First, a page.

The same applies to literature. When writers puts words on paper, they employ skill and labour in choosing their words and the precise forms of expression of ideas; but the words, not the ideas conveyed or connoted by the chosen words, are protected by copyright law. As was first explained by Mr Justice Whitford in his seminal Parliamentary Report on the radical reform of copyright law in the UK (The Whitford Committee Report on Copyright, 1977), if a reader of those original words is stimulated by the ideas conveyed by them, and writes their own original words about those ideas, the original author should have no cause for complaint. But if readers of those original words reproduced them as if they were their own, the original author has every reason to complain, because only the original author should have the right to reproduce their own original words – if everyone were free to reproduce those words, they would be gaining something at the expense of the original author.

And so originality of expression, not of ideas, is a prerequisite for having copyright protection for works of literature and visual art. The first question is whether The Holy Blood and the Holy Grail passes the legal originality test, and is therefore a copyright work: the book is a work of non-fiction/historical conjecture, the words of which are undoubtedly original forms of expression and should pass the legal originality test – unless, as has been argued by Random House before the High Court, Baigent and Leigh stole some of the words they used: ‘If some phrases are not mine, it is something I liked sufficiently to hijack it’ (Leigh). Assuming they pass the originality test, the next question is whether Brown stole those copyright words from the book: undoubtedly he did not, because the copyright claim is that Brown used its main ideas (which undoubtedly appeared 20 years earlier) but not its words.

The stealing of ideas by artists has been a fact of creative practice for centuries. In contemporary times, for example, several completely unrelated artists have questioned whether the current advertising material for the Orange mobile phone network – involving different coloured paints being poured into a series of bottles, bowls and tubs – has stolen their ideas. Countless artists have made works involving that same idea, albeit differently expressed each time, but have no copyright claim on the idea, only in their own original expression of it. There is an interesting judicial ruling that may help and encourage Random House. In 2005 Brown was sued in New York State by Lewis Perdue, author of Daughter of God published in 2000 and of The Da Vinci Legacy published in 1983. Perdue made plagiarism allegations against Brown similar to those of the authors of The Holy Blood and the Holy Grail; he claimed $150m in compensation / damages, and court orders to prevent further retailing of The Da Vinci Code and the making of the movie. He failed. The Judge decided that ‘a reasonable average lay observer would not conclude that The Da Vinci Code is substantially similar to Daughter of God… Any slightly similar elements are on the level of generalised or otherwise unprotectable ideas.’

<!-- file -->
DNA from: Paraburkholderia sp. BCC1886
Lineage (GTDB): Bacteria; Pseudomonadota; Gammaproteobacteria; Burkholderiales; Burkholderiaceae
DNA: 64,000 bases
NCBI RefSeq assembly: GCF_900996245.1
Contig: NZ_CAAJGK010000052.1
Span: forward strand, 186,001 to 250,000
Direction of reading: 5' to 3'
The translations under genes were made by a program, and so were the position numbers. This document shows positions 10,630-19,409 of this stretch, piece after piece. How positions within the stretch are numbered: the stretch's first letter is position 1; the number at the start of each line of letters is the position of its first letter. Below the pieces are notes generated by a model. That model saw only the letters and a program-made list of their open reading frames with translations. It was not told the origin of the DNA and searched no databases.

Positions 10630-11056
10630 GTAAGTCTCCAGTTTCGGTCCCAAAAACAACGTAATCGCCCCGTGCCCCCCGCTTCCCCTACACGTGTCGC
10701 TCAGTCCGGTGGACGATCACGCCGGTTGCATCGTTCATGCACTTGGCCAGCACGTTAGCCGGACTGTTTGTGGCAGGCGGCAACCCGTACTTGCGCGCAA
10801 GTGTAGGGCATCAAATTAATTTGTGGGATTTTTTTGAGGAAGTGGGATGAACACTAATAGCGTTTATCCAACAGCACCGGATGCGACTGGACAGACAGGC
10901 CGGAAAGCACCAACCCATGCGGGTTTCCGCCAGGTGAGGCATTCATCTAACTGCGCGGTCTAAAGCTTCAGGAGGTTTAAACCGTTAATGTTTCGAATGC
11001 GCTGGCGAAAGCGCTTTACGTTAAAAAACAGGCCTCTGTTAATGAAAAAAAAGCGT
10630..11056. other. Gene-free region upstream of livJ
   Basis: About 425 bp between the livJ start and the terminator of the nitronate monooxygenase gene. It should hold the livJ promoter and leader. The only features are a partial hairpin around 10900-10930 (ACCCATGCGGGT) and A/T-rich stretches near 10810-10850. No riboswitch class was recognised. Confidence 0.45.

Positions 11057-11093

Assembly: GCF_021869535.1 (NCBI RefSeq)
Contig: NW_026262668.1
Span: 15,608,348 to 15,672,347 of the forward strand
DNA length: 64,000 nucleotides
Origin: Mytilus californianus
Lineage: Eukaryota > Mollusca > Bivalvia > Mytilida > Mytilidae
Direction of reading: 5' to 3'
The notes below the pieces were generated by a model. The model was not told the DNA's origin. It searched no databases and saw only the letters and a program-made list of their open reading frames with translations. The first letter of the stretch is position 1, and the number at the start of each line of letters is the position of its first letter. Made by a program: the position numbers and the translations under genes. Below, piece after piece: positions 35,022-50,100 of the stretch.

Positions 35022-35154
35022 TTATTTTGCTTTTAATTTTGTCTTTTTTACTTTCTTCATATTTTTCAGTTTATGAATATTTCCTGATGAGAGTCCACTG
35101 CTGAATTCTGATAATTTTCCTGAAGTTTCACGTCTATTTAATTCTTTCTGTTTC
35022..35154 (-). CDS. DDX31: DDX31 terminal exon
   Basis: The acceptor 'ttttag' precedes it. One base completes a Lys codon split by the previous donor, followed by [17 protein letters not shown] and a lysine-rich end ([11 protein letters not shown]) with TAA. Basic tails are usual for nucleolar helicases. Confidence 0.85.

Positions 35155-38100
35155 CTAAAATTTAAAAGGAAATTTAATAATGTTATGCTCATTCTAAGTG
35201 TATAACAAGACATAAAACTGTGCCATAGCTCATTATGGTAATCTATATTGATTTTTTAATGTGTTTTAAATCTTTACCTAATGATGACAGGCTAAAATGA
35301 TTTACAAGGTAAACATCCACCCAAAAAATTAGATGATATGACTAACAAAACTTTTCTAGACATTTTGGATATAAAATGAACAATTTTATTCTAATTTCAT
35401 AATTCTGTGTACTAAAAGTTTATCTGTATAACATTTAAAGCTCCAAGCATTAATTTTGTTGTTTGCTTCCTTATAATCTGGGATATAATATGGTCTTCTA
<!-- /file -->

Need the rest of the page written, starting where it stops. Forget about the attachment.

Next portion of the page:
© Henry Lydiate 2006



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This article is from the Artlaw Archive of Henry Lydiate's columns published in Art Monthly since 1976, and may contain out of date material. The article is for information only, and not for the purpose of providing legal advice. Readers should consult a solicitor for legal advice on specific matters. Artists can get free online legal information from Artquest.